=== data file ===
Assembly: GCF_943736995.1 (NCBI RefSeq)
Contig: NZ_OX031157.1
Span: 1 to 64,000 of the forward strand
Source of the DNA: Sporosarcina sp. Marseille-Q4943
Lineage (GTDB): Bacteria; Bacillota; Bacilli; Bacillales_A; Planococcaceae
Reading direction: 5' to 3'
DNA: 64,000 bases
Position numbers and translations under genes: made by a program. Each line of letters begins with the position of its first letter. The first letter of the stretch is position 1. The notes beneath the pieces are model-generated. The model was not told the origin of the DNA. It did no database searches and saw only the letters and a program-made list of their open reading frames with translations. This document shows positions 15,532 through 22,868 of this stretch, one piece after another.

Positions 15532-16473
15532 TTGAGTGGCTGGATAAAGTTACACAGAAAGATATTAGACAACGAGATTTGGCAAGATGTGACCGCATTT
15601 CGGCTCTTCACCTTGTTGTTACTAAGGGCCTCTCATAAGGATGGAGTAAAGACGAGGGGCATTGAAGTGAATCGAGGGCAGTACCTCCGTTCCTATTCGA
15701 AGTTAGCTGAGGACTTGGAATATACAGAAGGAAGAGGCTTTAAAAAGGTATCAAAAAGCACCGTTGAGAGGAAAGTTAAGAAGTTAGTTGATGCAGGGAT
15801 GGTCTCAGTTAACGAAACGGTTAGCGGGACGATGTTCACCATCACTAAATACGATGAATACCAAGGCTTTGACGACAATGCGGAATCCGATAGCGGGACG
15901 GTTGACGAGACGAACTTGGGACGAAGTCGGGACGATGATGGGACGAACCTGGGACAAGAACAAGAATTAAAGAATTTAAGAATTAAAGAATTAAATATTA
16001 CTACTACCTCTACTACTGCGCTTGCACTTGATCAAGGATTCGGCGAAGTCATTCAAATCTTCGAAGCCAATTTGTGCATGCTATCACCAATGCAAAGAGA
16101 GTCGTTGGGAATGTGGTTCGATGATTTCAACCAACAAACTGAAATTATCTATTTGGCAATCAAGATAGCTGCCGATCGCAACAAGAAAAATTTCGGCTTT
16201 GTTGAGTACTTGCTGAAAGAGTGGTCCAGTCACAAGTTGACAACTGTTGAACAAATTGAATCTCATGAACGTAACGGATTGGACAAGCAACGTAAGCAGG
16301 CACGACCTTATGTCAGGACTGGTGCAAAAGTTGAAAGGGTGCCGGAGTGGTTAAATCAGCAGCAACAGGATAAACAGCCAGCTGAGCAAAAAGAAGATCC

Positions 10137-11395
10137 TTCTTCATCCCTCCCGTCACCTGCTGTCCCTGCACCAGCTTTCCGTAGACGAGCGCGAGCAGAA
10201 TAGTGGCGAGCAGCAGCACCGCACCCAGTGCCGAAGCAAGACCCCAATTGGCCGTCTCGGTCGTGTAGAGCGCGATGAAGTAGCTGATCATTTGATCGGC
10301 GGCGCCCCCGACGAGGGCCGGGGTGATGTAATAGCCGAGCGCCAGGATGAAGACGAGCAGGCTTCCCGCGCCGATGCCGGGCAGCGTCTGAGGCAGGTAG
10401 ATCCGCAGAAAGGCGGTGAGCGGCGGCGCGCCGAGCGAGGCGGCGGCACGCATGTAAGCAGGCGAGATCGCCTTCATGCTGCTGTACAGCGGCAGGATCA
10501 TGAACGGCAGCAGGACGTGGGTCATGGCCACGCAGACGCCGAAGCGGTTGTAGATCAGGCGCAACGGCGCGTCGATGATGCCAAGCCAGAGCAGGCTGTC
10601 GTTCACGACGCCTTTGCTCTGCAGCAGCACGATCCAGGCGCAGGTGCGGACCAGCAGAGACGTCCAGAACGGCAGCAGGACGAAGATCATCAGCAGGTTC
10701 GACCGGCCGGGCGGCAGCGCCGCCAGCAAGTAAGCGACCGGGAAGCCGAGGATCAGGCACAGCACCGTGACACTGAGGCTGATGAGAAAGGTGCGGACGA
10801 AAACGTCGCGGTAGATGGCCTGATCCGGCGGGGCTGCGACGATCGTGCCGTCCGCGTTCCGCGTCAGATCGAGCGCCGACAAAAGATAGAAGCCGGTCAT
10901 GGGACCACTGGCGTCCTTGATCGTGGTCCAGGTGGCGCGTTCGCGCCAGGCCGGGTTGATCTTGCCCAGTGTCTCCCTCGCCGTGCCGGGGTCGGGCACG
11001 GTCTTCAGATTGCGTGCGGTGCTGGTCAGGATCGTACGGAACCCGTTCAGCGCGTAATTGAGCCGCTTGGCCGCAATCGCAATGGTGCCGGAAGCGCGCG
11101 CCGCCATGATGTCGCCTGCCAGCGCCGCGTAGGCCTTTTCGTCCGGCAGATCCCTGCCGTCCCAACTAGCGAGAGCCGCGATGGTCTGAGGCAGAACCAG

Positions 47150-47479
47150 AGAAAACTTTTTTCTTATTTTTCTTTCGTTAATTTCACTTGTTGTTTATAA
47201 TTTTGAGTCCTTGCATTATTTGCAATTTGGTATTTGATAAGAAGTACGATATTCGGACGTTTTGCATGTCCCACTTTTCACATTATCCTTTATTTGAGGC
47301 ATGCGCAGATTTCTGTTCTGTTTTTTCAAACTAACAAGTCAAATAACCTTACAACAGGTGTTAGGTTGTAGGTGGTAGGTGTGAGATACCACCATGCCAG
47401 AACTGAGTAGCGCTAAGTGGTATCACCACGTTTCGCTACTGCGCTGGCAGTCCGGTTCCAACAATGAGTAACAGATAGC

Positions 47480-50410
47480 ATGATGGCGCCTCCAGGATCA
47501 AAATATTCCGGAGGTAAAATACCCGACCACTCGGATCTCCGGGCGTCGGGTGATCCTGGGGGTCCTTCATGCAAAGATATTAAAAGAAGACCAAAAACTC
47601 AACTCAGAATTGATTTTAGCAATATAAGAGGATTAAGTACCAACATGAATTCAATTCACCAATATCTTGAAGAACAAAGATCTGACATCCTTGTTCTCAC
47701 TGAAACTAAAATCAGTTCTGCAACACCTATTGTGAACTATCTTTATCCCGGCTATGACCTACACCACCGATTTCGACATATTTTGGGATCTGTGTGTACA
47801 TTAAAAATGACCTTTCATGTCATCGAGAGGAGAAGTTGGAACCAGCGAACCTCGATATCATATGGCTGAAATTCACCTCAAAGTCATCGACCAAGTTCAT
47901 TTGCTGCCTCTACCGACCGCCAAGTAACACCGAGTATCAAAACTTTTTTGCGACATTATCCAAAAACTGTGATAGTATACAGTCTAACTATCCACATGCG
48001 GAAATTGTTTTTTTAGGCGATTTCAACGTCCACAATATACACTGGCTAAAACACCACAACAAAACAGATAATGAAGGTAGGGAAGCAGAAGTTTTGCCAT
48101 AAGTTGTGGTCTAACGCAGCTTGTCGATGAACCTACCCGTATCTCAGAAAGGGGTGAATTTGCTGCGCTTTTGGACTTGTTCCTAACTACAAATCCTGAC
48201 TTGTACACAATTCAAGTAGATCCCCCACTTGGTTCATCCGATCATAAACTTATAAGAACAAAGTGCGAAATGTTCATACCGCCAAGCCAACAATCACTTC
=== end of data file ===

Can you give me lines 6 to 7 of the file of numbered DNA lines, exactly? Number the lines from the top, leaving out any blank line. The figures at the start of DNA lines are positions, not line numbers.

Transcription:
Reading direction: 5' to 3'
DNA: 64,000 bases